Formerly incarcerated people are still facing many obstacles finding employment despite “Ban the Box” laws.
After serving almost 20-years of a life sentence, Oakland native Adam Garcia went home in November 2019 to an unfamiliar world of technology.
Garcia spoke of the challenges he faced when applying for jobs; he entered a world of LinkedIn and Indeed. Garcia also found a pattern when applying to jobs: “I went through so many different final interviews and I noticed that on face level, everything was going good,” Garcia told The OaklandSide. “And then I noticed when it came time for a background check, tones started to change.”
Garcia said that potential employers’ attitudes shifted when discussing the background check; their body language became different. Garcia found that on many occasions hiring managers would say that they were denying him the job due to lack of professional experience. But in reference to his criminal record, Garcia said, “It’s one of those things where it’s just like, well, what other reason if not for that?”
The Fair Chance Act, aka “Ban the Box,” passed in 2018 to prohibit companies which have five or more employees from inquiring into prior imprisonment history throughout the hiring process. But companies have ways to circumvent the law.
Stacy Villalobos, a Legal Aide at Work attorney, said she has uncovered over 150 violations in the month of July 2020 alone, according to the article. Villalobos’ group was part of a coalition that brought to light multiple violations in Southern California.
According to Villalobos, violations of the Fair Chance Act occur throughout the interview process. Some prospective employers were upfront about it; others had more subtle methods.
“At the base level, we’re all people,” said Garcia. “And if we are all just treated as the worst thing we ever did in our life, then that’s always going to be that scarlet letter. But we’re more than just one aspect of our life.”
Garcia signed up for a job training course from a company called Checkr. Daniel Yanisse and Jonathan Perichon founded the company in San Francisco in 2014. The company developed a background check tool for employers that also helps level out the playing field for formerly incarcerated people.
Through this training program Garcia met Kate Leidy. Her organization, Strively, focuses on creating what the article calls a “prison-to-tech pipeline,” to help formerly incarcerated people get jobs in the tech industry. Strively works with the Center for Employment Opportunities to get formerly incarcerated people into tech sales positions.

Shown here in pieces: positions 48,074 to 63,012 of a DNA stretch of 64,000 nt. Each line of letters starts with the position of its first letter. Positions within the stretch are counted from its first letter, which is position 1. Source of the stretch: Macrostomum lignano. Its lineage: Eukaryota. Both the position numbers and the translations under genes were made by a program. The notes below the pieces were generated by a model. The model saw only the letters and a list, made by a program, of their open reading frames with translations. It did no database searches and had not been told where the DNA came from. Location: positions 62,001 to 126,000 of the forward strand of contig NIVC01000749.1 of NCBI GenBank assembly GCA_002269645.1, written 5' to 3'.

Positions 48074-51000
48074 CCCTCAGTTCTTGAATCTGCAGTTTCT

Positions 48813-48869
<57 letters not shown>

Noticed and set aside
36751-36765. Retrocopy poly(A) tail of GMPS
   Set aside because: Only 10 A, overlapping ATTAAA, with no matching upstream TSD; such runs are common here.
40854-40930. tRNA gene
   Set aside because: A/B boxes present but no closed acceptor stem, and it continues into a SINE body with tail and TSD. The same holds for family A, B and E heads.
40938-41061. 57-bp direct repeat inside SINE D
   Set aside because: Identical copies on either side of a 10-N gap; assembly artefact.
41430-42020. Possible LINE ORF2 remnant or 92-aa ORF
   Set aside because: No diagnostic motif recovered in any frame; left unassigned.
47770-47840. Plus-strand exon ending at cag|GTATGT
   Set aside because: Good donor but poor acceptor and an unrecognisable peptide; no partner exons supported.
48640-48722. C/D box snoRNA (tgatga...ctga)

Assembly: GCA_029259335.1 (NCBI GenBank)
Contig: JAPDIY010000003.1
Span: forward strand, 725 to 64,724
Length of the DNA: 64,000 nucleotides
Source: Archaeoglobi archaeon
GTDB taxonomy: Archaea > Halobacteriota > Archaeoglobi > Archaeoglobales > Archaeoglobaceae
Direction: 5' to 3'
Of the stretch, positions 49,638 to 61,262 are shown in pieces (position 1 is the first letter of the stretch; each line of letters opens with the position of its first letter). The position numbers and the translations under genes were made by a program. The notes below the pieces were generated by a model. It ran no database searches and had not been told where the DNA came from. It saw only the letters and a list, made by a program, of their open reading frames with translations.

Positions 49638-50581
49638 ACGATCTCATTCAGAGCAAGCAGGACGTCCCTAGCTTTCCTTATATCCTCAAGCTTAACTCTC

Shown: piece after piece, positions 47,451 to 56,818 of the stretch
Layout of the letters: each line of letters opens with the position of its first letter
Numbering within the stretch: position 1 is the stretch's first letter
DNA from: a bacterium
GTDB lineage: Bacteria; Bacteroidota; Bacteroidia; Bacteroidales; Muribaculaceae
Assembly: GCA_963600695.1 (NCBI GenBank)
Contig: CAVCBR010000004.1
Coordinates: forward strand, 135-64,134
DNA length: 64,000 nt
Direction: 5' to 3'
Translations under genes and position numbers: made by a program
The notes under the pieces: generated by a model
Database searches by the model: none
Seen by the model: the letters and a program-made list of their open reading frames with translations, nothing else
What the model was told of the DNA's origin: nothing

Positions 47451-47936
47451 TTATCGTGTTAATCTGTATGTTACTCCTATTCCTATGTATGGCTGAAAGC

“Recidivism and unemployment are married to each other” said Leidy. “And so if we don’t get people the opportunity to support themselves in a meaningful way, then we’re punishing people for their entire lives for something that happened 20 years ago.”
Recidivism is what Leidy’s organization hopes to affect by breaking down some of the cycles related to incarceration.
The Center for Employment Opportunities operates inside San Quentin State Prison. The program prepares those waiting for release to write resumes and prepare for interviews.
But Garcia, who wasn’t at San Quentin, couldn’t attend these workshops. He only met Leidy as a recently released parolee.
“What I still love about Kate is she’s very open, honest, and transparent,” said Garcia. “She was telling me, ‘We’re going down uncharted territories here, but I don’t want that to deter you.’”
According to Garcia, part of what the program did was to help him regain his self-confidence. It was Garcia’s first time networking online. Strively helped him learn how to navigate the process, mentoring Garcia until he was up to speed.
Garcia said his optimism remains strong, as does his hope for a society “where companies don’t have those stigmas and stereotypes associated with formerly incarcerated individuals, but really open their minds up to the potential and value that Fair Chance candidates bring.”